Newspapers play a big role in the book, from local papers to big national ones like the New York Times. Were you trying to make a comment about the state of the news industry then compared with now?

Because I wanted to tell the history from inside Margaret, from Margaret's point of view rather than from a historian's point of view, I did look at a lot of old newspapers. I was really struck by the wonderful variety of the news. There's a character in there, Mrs. Tillotson, who finally divorces her husband because he's had a child with his mistress, which gives her the ability to divorce him. That was from I think the Oakland Gazette, and it was amazing what stories the newspaper would cover. They didn't have aspirations necessarily in Oakland for example to be national newspapers. So they did talk about the war, and they did talk about national things somewhat.

But they also had plenty of reporters who were pounding the streets and bringing news about local events and local things like orphans that show up at orphanages whose parents have died of the influenza. And that really struck me. I read a lot of newspapers from those days, and I loved the variety, and I loved the tone, and I loved the tiny right next door to the enormous.

We've lost that as we've become more connected to one another. We sort of read two or three big newspapers but we don't get the flavor of the local events, the local news as much.

Speaking of the state of the news industry, you've dipped your toe into some blogging on the Huffington Post. How do you see that as either helping with your work as a novelist, or in tension with that?

The practical reality is that I have three books coming out this year. There's this one, and then there's the second volume of my girls' horse series, and then there is also a book about the invention of the computer. So once I really had to dedicate myself to really writing books and actually earning a living, I didn't really have time to do the Huffington Post articles so I sort of stopped. And I don't know that that's permanent.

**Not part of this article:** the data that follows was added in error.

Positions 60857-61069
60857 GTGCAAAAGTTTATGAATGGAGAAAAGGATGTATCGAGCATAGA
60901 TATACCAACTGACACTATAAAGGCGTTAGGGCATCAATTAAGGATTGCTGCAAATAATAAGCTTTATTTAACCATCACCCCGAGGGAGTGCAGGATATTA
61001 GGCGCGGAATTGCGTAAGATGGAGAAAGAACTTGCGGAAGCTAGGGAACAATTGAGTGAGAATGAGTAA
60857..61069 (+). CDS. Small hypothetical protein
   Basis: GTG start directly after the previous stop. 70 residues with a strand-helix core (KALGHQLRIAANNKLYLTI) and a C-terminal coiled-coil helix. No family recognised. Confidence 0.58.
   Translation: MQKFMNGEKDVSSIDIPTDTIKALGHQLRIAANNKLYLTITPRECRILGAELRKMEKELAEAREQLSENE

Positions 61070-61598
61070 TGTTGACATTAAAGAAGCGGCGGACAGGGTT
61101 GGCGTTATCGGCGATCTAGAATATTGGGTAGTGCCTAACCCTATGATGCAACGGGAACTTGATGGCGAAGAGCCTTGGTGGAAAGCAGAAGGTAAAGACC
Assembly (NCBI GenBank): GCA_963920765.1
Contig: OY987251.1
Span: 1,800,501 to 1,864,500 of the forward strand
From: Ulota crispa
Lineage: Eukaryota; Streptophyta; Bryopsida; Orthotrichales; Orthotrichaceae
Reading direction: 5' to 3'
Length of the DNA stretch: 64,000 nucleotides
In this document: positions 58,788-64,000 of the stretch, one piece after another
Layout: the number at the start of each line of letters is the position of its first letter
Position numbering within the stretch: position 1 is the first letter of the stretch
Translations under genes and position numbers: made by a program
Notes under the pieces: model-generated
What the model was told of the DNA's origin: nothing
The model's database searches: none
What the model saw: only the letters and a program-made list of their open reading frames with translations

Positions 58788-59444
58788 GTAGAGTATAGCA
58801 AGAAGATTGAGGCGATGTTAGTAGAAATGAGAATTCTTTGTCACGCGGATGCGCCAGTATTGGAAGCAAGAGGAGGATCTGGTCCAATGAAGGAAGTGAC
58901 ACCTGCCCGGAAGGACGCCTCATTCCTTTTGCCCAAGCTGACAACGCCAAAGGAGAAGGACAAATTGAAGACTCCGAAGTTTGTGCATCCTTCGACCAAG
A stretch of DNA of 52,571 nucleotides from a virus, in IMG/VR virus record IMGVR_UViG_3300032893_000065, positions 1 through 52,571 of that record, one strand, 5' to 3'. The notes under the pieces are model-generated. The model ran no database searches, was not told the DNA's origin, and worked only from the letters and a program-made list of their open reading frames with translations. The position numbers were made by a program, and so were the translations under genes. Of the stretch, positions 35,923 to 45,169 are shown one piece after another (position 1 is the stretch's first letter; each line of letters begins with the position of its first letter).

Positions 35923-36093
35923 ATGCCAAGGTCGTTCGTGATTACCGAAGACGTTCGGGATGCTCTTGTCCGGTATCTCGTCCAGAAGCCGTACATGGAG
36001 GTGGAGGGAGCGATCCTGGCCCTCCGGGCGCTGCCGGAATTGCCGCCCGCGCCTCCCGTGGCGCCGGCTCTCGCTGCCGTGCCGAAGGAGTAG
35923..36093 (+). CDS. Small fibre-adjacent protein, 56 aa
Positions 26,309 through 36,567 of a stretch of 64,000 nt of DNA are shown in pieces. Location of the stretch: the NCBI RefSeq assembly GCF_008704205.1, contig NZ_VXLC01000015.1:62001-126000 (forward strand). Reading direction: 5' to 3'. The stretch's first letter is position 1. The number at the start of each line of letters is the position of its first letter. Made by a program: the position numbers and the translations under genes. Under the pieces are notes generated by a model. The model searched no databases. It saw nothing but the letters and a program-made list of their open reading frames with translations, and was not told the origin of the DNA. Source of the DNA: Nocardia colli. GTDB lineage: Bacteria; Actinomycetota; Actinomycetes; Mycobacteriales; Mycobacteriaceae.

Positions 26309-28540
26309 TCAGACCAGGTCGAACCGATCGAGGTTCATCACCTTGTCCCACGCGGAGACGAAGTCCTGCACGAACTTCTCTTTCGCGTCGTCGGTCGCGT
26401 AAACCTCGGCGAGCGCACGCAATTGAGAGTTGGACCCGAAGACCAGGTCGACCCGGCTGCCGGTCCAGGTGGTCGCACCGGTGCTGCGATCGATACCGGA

But the other thing is that when the Huffington Post first started and I first got involved in 2005, the site itself was much smaller, and there was a kind of intimacy about it that I really enjoyed. And there was a kind of simplicity about it that I really enjoyed. We gave our opinions, people reacted to them, and it was like being part of an online family. But as the website has expanded and gotten enormous and included all kinds of new little tabs and, you know, connecting to facebook, connecting to twitter, or whatever. It's so enormous that I feel sort of lost, even as a reader. And so I've lost some interest in doing it. Once there were a few voices, and it was a pleasure to be one of those voices, and now there are so many voices that anything that you would say has already been said 17 times before you manage to think of it.